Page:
Monthly Archives: October 2011

Sunday already?

It has been one of those weeks.  Last week, I got back from the conference in Switzerland in time for Friday’s debate on the Steel Bill which, as previously reported, cleared committee stage.  Since then, it has been a case … Continue reading

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Voting in both lobbies

There is a valuable analysis of Monday’s EU referendum vote in the House of Commons on the Ballots and Bullets website.  One interesting point is that two MPs abstained by voting in both lobbies.  This is a means of publicly demonstrating … Continue reading

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Making progress

The Steel Bill – the Private Member’s Bill introduced by Lord Steel – to achieve various changes to the House of Lords (for instance, getting rid of the hereditary peers’ by-election, allowing for the House to expel peers, removing members … Continue reading

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Who controls backbench time?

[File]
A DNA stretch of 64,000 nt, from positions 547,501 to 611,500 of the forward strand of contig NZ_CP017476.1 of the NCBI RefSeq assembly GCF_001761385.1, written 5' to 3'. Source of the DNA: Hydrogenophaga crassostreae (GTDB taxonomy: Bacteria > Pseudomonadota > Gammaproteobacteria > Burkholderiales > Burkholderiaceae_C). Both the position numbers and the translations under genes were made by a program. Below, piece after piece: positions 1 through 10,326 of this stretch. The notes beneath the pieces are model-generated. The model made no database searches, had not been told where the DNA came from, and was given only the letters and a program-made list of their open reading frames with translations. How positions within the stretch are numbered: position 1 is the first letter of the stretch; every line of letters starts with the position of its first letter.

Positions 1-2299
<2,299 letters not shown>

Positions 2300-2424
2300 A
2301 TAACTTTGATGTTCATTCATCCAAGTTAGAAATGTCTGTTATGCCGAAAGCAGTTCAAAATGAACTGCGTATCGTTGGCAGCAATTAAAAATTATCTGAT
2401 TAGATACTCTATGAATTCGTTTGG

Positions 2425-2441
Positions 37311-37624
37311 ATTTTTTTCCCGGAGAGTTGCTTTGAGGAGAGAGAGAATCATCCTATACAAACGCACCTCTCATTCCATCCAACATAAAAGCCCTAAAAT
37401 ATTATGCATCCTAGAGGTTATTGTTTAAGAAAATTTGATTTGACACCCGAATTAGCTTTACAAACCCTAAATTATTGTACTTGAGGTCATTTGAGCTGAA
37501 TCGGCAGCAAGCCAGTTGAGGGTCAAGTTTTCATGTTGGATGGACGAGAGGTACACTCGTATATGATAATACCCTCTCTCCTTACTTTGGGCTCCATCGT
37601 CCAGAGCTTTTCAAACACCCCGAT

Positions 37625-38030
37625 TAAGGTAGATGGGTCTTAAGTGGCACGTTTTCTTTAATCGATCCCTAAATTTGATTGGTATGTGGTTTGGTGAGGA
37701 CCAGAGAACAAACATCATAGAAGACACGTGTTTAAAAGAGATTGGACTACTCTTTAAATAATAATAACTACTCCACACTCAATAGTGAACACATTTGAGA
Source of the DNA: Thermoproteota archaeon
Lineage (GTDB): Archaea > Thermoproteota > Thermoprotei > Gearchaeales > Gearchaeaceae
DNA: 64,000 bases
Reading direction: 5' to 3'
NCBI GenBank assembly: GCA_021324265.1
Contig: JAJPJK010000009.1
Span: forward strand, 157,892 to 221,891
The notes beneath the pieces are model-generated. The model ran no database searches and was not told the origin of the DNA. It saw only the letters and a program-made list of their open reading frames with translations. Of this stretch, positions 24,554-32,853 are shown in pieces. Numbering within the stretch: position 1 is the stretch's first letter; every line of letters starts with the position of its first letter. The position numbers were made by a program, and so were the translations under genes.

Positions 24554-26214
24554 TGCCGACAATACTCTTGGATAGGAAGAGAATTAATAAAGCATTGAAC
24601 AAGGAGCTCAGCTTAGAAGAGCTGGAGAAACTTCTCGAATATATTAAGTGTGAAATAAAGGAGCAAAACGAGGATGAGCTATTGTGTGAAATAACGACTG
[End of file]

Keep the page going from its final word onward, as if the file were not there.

On the continuing theme of ownership of process, Barry Winetrobe has an interesting post on the Dale & Co blog as to who controls backbench time in the House of Commons.  The Backbench Business Committee may have selected for debate … Continue reading

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Talking of parliaments

I returned last night from Switzerland, having given the keynote speech at an international conference on capacity building in parliaments.  It was organised by the Association of Secretaries General of Parliaments (ASGP) and Monash University and attracted a good number of … Continue reading

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A premature end

We had the second evidence-taking session of the Joint Committee on the Draft House of Lords Reform Bill this evening.  We had planned a relatively long session, but it did not quite go as intended.  We came to a premature end.  I … Continue reading

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Returning to Switzerland

Swiss Parliament As regular readers of Lords of the Blog will know, I was in Bern three years ago to take part in a conference to advise on the creation of a second chamber in the Iraq parliament.  I am returning … Continue reading

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